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Q&A with Derrick Williams


Last season, as BYU's Jimmer Fredette and UConn's Kemba Walker were becoming household names and Duke's Kyrie Irving was being touted as the next NBA star despite limited playing time, Arizona's Derrick Williams was quietly lighting up scoreboards and reaching near historic heights for efficiency in the process. Unheralded as a three-star recruit out of California's La Mirada High School, Williams had always seemed to slip through basketball's cracks, even after earning Pac-10 Player of the Year honors and leading the Wildcats to the 2011 regular-season conference title. But, as so often is the case, the NCAA tournament was a coming-out party. His block sealed Arizona's first-round victory against Memphis, and his late three-point play against Texas pushed the Wildcats into the Sweet 16. By the time Williams almost single-handedly dismantled Duke with 32 points (including 5-of-6 from three-point range) and 13 rebounds, everyone knew his name.

Now that scouts have seen his impressive range and athleticism, the 6-foot-8, 248-pound Williams is a likely top three pick in Thursday's NBA draft. He spoke recently with about turning pro after his sophomore season, drawing motivation from his mom's wisdom and finding a position in an NBA frontcourt. Why was it time to come out of college?

Williams: I felt I had a good year. We've had only four 30-win seasons in Arizona history so I thought that was a big accomplishment. So was being able to win the Pac-10 title for the first time in six years. We made the Elite Eight and were two points away from the Final Four and obviously everybody wants to win an NCAA championship, but it's not guaranteed. We did have a great team coming back, but I felt, with the support of my family and my team, it was my time to leave. How hard was it to leave Arizona?

Williams: It was really hard. That's why I took so long to decide. I waited about a week and a half before the actual deadline while the others entered their names. I really liked Arizona, from the school to the fans and basketball. I really didn't want to let anybody down from my leaving. I love when Arizona fans all over the country come up to me and say, "Oh, you're number 23." Whether they watch much basketball or not, they say they're real proud. They won't always remember your face, but they remember what you did. That really brings me happiness and joy. That's why I play basketball. I still had a lot of business I wanted to take care of, like winning a championship, but like I said, it's not guaranteed. That's why it was so hard to leave. How did your family support you decision to leave?

Williams: Normally outside people affect your decision, but my mom told me, "Make sure it's your decision to leave and not anybody else telling you to leave." I really took that to heart and trusted her. At the end of the day, my mom didn't pick my school, what college I went to, she didn't pick for me to go to the NBA. I think a lot of parents really choose for their kids. My mom made me decide and she always went with it. I think when you have a parent like that, that's always 100 percent behind whatever move you make, it's really good.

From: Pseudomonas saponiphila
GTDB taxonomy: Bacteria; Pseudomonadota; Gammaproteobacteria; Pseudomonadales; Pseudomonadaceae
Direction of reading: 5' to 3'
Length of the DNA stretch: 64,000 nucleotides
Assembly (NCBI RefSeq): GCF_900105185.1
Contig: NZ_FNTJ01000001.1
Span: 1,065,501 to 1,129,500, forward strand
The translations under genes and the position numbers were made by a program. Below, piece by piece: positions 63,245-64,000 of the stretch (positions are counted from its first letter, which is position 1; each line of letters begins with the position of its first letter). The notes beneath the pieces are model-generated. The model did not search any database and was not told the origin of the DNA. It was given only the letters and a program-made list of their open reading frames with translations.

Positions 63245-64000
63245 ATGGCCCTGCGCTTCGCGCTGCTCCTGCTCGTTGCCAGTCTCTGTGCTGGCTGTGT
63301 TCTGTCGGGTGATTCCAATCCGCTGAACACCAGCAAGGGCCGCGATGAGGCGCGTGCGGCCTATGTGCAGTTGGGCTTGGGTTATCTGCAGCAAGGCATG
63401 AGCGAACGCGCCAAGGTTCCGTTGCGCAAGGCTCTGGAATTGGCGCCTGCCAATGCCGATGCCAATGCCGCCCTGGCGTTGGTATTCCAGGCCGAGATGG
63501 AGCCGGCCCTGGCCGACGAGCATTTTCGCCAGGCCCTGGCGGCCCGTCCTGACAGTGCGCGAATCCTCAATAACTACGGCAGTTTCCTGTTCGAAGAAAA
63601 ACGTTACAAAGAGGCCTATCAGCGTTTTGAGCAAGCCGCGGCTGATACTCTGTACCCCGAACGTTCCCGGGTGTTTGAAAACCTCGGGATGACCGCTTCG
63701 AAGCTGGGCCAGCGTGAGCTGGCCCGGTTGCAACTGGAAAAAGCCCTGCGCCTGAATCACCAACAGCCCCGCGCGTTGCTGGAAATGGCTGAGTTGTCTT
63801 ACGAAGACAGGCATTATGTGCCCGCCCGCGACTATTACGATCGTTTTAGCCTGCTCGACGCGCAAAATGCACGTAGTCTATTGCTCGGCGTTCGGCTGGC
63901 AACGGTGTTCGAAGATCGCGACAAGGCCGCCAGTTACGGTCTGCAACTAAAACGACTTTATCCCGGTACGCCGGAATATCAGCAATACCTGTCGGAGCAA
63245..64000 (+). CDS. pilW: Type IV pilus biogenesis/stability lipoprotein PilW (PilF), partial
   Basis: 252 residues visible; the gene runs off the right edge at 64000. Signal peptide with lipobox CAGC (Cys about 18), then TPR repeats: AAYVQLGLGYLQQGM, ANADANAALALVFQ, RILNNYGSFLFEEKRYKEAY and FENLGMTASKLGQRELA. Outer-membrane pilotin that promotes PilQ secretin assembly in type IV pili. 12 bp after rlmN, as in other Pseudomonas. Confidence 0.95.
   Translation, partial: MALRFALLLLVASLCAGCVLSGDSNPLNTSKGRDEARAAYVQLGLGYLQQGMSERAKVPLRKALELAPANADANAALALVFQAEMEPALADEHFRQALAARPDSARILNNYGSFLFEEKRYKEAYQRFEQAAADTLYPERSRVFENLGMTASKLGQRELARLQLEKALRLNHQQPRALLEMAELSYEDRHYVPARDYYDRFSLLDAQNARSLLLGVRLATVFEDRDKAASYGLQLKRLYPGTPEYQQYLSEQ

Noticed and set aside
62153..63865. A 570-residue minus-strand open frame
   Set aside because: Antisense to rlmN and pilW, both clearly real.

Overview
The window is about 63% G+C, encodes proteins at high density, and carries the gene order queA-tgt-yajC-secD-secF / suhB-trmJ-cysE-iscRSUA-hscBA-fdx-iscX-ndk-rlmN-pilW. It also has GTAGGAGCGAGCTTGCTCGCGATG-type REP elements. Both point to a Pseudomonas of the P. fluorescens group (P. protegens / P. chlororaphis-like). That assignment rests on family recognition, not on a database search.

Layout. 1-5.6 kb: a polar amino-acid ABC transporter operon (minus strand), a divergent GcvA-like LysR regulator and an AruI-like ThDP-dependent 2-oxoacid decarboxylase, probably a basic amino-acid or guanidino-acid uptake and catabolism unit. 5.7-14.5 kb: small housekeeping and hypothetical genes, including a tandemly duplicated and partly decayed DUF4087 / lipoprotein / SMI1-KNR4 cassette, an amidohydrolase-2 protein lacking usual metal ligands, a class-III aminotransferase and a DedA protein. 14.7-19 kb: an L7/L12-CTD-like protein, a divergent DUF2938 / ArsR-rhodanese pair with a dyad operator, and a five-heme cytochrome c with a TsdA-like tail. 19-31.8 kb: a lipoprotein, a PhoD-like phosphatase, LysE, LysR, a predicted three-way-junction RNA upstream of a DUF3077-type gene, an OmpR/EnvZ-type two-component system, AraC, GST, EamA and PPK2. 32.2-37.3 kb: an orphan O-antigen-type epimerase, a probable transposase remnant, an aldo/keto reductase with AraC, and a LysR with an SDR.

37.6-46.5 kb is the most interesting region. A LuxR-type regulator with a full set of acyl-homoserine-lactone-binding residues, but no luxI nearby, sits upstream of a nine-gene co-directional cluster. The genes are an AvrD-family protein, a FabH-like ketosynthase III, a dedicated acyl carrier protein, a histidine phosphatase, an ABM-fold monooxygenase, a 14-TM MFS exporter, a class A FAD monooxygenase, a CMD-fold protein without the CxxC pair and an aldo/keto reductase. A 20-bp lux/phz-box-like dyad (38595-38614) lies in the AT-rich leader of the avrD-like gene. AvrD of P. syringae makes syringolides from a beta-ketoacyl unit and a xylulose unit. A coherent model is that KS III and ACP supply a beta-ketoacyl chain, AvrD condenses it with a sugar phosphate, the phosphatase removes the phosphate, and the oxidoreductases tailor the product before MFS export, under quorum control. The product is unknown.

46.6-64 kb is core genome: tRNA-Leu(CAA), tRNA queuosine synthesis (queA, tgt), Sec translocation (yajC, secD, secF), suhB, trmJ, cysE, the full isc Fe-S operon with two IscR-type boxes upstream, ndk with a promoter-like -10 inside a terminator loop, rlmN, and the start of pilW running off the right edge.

SI Recommends What other advice has she given you over the years?

Williams: She told me that there's always someone out there working who wants to beat you. Someone is always out to prove why they're better than you. When she told me that, it really hit hard. I knew I needed to get in the gym and keep working to be where I want to be. If you're already satisfied with your play, there's no room for growth. I think I have a lot of growth left in me and hopefully I can keep getting better every time I'm out there. What have you done this offseason to get better?

Williams: A lot of people thought shooting over 50 percent on three-pointers last season was a fluke. I've been working to prove I can shoot and also play and guard multiple spots. Being able to do those things and create mismatches and being able to put the ball on the floor is what is going to separate me from a lot of people and prove people wrong. Where do you see yourself fitting into an NBA rotation?

Williams: I'll probably stay as a big 3 [small forward]. A lot of people would say I have no position; I'm just a basketball player. I really have the best of both worlds right now, using my speed and quickness against bigger players and my size against smaller guys. If they put me at the 3, being able to defend a 3 is going to be good for me because of my size and my strength. Being 6-8, 6-9, 250, it's pretty hard for a player to go by me. If they put me at the 4 [power forward], bigger players really can't step outside. Whatever position it is I'm going to play it, work hard and try to do my best. What NBA player do people often compare you to?

Williams: A lot of people are saying I'm a Mike Beasley type because he's labeled as that swinger who can play a 3, a 4. I agree with that a little, but I don't really try to fit my game around who I play like. I just get out there and play. I like to shoot a little more where [Beasley] likes to drive to the basket. I get fouled a lot going to the basket, but being able to shoot outside gives me a little bit of an advantage right there. How will you ultimately measure your success?

Williams: A lot of people said I wasn't good enough to be a Division I player, but I made it. As soon as I got there, I just wanted to be drafted to the NBA. Right now, I'm exceeding those goals. Most people have me as a top five pick. Success, to me, is always trying to reach goals. A lot of people think it's crazy, but I just set my goals really high so I work just that much harder. Even if I don't reach them, I'm still going to accomplish a lot just by aiming high. That's what I've done my whole career.